Lithuanians think of it as the city of love. Now it is a city suspended in time with dark shades of war stories belonging to another era—a ghost town with many empty streets and deserted buses. A permit is required to walk on the street and leave or enter the city.
Restaurants and most hotels are closed. People are queuing in front of bakeries and supermarkets, keeping a reasonable distance. Usually, busy thoroughfares and streets along the Seine are devoid of cars and people. No Bateaux Mouche ply on the Seine, just an occasional barge filled with merchandise.
On Monday, the French President announced extensive measures and a full lockdown in France. Mr Macron declared war against an invisible enemy that is claiming lives by the hundreds in neighbouring countries, every day. Schools closed last Monday, and many inhabitants did flee to the countryside before the full lockdown.
Paris police no longer fight demonstrators. Now, they control cars and all movement, notably, in the touristic centre and railway stations. No more tourist waiting for an hour or so ready to enter the Louvre, or visit the Paris City Hall. They have all disappeared. The seedy entertainment around the Moulin Rouge is completely deserted. Near the desolate Sacre Coeur no children are lining up for the carousel.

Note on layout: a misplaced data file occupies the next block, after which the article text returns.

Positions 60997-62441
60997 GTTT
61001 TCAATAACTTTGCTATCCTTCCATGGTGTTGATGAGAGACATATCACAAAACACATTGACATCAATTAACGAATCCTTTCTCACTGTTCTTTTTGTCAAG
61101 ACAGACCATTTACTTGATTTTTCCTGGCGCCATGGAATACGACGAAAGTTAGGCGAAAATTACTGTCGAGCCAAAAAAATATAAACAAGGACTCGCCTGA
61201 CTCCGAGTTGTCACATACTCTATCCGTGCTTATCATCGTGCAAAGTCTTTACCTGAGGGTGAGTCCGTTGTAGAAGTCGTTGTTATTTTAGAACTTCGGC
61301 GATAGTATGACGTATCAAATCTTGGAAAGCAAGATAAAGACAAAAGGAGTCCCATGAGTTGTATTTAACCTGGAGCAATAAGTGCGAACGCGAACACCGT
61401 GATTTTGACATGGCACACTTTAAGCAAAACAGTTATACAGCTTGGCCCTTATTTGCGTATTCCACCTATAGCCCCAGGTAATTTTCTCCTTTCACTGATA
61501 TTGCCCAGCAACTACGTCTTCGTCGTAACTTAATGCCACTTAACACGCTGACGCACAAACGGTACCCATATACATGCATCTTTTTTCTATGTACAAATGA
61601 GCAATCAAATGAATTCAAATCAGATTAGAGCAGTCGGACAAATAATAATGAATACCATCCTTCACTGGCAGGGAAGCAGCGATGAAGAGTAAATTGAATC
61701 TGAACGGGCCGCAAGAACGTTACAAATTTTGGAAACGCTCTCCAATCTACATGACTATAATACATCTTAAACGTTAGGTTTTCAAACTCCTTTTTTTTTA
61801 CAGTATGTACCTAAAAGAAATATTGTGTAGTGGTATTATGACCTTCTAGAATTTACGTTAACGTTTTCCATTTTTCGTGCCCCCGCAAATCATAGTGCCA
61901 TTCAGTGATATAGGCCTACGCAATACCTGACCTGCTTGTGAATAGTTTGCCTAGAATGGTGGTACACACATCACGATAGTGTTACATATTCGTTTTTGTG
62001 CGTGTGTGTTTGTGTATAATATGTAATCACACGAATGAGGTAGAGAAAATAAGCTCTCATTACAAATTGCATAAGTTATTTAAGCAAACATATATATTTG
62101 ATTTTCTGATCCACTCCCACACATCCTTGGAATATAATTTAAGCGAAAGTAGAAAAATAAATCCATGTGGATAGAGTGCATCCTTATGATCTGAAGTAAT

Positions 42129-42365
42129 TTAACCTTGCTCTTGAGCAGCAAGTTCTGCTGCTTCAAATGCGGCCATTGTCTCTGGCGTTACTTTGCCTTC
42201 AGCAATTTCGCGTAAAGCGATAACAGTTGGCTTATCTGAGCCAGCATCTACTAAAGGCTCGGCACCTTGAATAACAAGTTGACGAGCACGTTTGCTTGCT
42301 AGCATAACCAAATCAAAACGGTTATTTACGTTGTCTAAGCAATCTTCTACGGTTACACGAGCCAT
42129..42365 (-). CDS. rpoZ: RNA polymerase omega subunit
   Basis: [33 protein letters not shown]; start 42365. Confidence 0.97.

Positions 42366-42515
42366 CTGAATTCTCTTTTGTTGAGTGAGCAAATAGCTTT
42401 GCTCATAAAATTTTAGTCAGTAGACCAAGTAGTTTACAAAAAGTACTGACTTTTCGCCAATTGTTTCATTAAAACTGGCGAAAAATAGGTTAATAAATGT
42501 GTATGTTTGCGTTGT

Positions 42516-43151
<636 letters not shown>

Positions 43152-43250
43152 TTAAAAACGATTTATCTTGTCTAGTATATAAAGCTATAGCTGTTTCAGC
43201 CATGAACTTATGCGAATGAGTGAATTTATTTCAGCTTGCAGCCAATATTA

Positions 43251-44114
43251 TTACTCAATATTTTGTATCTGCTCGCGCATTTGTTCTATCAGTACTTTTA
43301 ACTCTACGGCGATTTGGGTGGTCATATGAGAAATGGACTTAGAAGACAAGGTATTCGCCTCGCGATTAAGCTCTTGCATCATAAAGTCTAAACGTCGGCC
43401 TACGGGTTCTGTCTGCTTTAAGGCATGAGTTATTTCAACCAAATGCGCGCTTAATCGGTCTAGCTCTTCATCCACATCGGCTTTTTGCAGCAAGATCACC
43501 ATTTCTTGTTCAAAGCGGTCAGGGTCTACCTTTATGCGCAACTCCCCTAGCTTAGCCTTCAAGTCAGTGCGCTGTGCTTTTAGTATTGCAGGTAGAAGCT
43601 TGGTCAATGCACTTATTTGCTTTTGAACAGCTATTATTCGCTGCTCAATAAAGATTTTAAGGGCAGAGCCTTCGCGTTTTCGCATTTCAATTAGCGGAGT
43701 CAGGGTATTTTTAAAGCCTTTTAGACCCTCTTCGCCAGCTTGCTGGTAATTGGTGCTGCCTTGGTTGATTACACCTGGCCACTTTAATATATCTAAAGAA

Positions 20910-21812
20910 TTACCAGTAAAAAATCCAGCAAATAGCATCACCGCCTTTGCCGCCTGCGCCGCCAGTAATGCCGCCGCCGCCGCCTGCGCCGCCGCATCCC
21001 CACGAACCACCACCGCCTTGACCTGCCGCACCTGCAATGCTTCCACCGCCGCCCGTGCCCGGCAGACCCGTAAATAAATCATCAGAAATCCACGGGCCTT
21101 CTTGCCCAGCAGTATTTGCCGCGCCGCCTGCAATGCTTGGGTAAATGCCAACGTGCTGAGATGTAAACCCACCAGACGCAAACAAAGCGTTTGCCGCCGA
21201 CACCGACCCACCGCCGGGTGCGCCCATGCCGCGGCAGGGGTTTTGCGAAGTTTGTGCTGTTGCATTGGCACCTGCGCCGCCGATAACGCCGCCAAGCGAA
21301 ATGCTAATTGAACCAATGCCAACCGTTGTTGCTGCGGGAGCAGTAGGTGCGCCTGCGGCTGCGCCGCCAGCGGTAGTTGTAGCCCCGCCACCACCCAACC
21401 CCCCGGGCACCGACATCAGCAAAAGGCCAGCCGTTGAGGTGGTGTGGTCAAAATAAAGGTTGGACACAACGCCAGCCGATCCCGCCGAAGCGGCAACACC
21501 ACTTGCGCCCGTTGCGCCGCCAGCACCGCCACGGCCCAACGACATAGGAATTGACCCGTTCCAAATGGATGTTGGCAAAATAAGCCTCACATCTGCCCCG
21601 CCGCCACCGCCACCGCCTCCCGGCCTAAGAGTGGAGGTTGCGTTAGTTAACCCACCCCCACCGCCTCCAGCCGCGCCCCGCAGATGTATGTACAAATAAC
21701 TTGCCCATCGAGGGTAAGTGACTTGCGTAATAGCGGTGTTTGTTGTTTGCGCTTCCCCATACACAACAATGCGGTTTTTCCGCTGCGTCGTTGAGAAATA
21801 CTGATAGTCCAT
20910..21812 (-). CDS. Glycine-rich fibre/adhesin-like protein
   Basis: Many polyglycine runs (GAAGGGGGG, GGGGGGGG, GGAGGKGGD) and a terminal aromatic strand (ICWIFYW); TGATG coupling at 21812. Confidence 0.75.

Cities are not meant to be like this. Now, one can hear the sound of birds welcoming Spring. That will be very a restricted enjoyment for most as on Friday the mayor declared additional measures to keep the Champs the Mars (around the Eiffel Tower), the broad esplanade in front at Les Invalides (Napoleon’s tomb), and the space along the Seine even less crowded.
Last Saturday there had been near riots in the sanitary sections and the pasta sections of supermarkets. By Tuesday, normality had returned. Flower shops are closed, but supermarkets offer a bouquet of 50 tulips for five Euros! Staying at home can be colourful, and the internet is full of people becoming resourceful.
The city seems to be digging in for the long haul. Meanwhile, the invisible enemy only appears in sobering daily reports with sobering statistics.
The Lithuanian Embassy in Paris meanwhile assisted more than a thousand stranded Lithuanians giving valuable advice and helping in their return home. Several hundred have returned on chartered aeroplanes. One left Friday, and another is leaving on Monday from Paris.